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Doing the two-step
VENLO, The Netherlands—Looking to ease its way into ownership, apparently, QIAGEN NV has entered into exclusive negotiations with Marseilles, France-based Ipsogen SA, with an offer to purchase a 47 percent initial stake in the company, to be followed up later with a public offer to fully acquire it.
Acquiring Ipsogen would provide QIAGEN access to a broad range of assays covering 15 biomarkers—including BCR-ABL and JAK2—used worldwide for the diagnosis, prognosis and monitoring of patients with various blood cancers.
Many of these assays also are used as companion diagnostics in personalized healthcare to make and guide treatment decisions, QIAGEN notes, and almost all of Ipsogen's assays have CE-IVD Marking in Europe and can be used on QIAGEN's Rotor-Gene Q real-time PCR system. This latter fact, QIAGEN maintains, "will enable the smooth and rapid transfer of these unique products onto QIAGEN's QIAsymphony RGQ, a novel, integrated, sample-to-result laboratory automation platform that includes the Rotor-Gene Q system."
"The acquisition of Ipsogen would further expand our global leadership in molecular assays for profiling and personalized healthcare," noted Peer Schatz, CEO of QIAGEN, in a news release about the deal. "Ipsogen's molecular cancer profiling and personalized healthcare assays are clearly setting standards for the diagnosis and monitoring of many types of blood cancers as well as the selection and guidance of therapies. This portfolio would further increase our leading position in profiling assays, as well as in companion diagnostics for personalized healthcare, helping to improve the treatment of many diseases and addressing unmet medical needs."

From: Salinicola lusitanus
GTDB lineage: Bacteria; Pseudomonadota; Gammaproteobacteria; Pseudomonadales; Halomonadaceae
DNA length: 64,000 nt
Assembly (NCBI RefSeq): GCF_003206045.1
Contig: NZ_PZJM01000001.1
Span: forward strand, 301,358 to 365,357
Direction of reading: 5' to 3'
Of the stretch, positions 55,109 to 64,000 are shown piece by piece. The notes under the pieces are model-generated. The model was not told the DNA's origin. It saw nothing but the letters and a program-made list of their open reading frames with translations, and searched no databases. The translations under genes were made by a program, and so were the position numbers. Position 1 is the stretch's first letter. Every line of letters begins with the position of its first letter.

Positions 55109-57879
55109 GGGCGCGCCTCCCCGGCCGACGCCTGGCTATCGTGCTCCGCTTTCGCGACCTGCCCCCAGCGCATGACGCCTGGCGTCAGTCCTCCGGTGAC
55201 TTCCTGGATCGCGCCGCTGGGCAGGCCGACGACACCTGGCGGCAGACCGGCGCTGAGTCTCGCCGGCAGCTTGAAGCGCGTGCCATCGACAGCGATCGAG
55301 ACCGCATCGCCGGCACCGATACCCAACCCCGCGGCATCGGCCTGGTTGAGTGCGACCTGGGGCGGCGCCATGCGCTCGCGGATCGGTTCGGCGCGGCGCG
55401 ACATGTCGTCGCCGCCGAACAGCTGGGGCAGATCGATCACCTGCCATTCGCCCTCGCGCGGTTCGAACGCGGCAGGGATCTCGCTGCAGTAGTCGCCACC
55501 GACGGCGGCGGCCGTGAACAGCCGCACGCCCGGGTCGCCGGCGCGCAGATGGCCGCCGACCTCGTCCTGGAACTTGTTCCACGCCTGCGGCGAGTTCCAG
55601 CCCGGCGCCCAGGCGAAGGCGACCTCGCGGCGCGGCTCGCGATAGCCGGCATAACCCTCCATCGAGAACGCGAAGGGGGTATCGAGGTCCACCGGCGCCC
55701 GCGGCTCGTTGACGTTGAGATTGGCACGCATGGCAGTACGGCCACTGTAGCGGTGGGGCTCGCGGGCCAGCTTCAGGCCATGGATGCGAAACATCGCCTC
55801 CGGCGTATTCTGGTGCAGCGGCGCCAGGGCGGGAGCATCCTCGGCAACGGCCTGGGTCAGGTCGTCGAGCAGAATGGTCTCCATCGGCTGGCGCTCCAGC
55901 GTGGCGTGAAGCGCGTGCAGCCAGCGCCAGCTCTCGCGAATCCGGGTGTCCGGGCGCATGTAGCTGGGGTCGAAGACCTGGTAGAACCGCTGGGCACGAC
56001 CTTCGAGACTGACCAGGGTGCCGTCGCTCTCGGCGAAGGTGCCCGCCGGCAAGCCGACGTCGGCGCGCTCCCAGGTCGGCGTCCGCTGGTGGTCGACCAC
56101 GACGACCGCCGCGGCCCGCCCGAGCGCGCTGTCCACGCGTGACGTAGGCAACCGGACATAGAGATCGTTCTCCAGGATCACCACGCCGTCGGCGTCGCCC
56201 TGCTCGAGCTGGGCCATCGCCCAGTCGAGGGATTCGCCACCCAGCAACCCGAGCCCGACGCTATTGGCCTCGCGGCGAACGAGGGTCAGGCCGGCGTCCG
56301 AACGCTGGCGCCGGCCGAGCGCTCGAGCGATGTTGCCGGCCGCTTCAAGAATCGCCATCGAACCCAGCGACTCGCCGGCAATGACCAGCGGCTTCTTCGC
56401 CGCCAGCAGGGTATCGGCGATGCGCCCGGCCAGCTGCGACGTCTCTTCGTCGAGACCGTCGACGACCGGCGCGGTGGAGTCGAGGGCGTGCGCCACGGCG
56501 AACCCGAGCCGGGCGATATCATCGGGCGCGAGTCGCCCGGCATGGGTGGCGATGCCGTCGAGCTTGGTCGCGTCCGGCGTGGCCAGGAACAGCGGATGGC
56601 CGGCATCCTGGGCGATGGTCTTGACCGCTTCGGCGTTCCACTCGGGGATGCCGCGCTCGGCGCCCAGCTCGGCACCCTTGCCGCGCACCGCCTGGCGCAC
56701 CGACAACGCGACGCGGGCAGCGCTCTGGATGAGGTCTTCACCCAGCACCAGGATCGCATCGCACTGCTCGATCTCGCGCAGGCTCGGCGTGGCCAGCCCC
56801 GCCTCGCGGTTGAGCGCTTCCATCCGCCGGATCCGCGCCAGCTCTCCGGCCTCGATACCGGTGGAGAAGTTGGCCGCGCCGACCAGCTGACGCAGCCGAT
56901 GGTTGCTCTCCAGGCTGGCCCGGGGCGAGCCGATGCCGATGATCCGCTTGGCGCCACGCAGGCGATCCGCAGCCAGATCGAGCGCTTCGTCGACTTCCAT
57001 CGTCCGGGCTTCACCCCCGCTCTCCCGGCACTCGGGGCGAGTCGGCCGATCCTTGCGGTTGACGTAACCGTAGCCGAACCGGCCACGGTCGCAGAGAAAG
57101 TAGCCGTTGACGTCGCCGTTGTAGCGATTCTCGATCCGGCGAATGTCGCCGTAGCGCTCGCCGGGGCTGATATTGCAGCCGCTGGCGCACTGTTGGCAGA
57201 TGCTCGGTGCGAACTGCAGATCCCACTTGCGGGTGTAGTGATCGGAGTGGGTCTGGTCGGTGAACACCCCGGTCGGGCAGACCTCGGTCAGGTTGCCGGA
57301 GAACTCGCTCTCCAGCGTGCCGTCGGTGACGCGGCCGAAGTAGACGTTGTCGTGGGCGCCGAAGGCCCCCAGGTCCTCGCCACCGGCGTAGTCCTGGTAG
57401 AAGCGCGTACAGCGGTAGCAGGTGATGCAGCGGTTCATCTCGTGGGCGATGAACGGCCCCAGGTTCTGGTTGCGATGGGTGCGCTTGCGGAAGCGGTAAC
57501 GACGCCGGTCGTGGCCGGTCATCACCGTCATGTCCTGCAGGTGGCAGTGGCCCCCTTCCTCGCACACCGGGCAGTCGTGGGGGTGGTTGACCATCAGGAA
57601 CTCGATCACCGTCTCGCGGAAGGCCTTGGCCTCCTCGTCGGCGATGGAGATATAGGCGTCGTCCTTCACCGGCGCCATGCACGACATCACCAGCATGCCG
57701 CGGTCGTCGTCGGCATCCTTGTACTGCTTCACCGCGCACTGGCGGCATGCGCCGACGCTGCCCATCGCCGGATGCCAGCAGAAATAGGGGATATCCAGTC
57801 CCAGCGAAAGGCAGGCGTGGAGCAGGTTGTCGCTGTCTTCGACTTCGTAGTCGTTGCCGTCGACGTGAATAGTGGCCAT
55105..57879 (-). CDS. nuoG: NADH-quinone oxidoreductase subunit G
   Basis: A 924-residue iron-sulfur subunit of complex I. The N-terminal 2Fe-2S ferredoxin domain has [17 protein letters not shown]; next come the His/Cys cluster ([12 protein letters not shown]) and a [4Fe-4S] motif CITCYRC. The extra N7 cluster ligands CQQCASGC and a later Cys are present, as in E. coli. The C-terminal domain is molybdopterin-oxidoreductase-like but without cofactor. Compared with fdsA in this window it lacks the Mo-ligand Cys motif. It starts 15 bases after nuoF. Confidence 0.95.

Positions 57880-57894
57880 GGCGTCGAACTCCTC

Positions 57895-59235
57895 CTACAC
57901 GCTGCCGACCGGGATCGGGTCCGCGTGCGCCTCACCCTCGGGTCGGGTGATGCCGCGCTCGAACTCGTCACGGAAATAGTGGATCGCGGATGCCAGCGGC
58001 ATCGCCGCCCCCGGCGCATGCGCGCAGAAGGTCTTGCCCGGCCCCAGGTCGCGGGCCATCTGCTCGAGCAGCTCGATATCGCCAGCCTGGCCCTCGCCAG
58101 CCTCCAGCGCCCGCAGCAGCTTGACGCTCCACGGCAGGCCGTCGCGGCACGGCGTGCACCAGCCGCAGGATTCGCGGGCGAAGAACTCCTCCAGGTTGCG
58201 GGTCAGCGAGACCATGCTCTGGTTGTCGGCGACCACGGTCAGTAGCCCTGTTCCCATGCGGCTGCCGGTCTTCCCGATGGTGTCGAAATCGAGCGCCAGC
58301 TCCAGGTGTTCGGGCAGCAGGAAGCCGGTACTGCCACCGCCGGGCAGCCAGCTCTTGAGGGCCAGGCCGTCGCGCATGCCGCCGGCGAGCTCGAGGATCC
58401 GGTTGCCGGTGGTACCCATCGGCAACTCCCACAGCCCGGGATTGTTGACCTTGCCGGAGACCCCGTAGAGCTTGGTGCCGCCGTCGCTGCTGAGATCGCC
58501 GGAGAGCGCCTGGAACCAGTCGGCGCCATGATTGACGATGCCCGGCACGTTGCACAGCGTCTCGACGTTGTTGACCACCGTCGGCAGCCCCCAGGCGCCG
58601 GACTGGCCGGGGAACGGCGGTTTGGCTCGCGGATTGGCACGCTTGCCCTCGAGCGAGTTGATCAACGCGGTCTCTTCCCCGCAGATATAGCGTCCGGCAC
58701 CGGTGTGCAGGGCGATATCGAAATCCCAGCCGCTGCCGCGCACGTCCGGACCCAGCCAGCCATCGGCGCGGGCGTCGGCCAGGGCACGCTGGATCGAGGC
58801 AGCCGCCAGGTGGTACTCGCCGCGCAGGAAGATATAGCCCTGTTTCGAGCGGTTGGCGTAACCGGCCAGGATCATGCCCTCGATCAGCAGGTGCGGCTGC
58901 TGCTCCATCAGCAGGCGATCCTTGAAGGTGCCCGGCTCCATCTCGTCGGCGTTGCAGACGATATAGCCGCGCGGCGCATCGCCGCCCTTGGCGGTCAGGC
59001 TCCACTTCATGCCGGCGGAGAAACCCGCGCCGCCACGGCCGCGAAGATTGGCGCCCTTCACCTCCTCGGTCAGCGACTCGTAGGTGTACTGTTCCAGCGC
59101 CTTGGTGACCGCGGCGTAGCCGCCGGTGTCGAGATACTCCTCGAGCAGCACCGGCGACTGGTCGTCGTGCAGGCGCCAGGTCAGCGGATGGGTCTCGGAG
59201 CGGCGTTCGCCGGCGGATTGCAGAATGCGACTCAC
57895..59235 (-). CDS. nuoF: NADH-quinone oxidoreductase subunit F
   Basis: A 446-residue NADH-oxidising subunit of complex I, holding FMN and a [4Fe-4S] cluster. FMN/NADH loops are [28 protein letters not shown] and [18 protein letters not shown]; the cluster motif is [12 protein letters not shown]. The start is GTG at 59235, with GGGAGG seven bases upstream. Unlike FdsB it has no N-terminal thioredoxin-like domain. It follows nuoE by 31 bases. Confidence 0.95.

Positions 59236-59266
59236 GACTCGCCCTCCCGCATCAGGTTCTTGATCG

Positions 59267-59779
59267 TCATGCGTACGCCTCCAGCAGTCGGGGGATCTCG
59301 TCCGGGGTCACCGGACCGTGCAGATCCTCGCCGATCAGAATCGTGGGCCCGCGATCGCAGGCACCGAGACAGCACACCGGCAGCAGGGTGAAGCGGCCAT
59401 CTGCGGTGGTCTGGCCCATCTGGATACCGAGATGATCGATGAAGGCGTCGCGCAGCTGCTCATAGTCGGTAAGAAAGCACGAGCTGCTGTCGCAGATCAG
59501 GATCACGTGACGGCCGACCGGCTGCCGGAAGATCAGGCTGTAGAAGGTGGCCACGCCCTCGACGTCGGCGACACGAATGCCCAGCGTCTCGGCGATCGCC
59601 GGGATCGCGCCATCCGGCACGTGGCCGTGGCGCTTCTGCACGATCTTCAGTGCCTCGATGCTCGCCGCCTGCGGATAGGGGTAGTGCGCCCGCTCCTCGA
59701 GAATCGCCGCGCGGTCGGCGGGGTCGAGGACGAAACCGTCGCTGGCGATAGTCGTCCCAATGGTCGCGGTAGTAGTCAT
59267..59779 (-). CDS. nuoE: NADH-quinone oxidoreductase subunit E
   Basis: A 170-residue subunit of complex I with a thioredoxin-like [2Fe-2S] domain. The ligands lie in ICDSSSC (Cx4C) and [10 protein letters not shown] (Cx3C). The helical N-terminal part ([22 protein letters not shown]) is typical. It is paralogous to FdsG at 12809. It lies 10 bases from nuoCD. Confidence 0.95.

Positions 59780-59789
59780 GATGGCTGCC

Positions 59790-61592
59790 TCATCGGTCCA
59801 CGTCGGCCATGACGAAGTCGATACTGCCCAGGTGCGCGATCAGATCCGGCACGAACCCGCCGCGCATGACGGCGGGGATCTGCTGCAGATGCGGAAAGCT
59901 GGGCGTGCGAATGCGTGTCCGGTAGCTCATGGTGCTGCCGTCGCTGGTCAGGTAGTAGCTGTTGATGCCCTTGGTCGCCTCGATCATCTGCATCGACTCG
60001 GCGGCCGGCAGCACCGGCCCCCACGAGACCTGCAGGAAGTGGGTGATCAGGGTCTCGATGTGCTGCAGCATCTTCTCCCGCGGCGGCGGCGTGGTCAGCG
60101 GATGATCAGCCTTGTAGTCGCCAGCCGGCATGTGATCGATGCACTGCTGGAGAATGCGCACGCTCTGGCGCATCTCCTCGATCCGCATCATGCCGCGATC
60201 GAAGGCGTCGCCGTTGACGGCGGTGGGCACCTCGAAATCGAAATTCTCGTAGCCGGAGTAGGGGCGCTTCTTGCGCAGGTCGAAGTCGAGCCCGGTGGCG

"Ipsogen has created a portfolio of molecular assays that are advancing treatment standards for patients with blood cancers, and we are now moving forward in creating new products to support women with breast cancer," said Vincent Fert, Ipsogen's CEO, in the official statement. "As part of QIAGEN, we believe our efforts would be accelerated and benefit from an industry-leading company and could offer even greater options to patients and healthcare providers around the world."
Making a play for Ipsogen now makes sense in part because as molecular diagnostic applications disseminate, their advantages over traditional methods are becoming increasing clear, Dr. Thomas Theuringer, QIAGEN's director of public relations, tells ddn.
"This is particularly true in profiling, in which our tests help doctors to properly diagnose and manage disease better, as well as in personalized healthcare where the treatment benefits and healthcare savings brought about by companion diagnostics are significant," he notes.
Among the factors "driving this dissemination to a higher level" are new regulatory guidelines, especially from the U.S. Food and Drug Administration, on companion diagnostics, he says, as well as increased interest and R&D from pharma.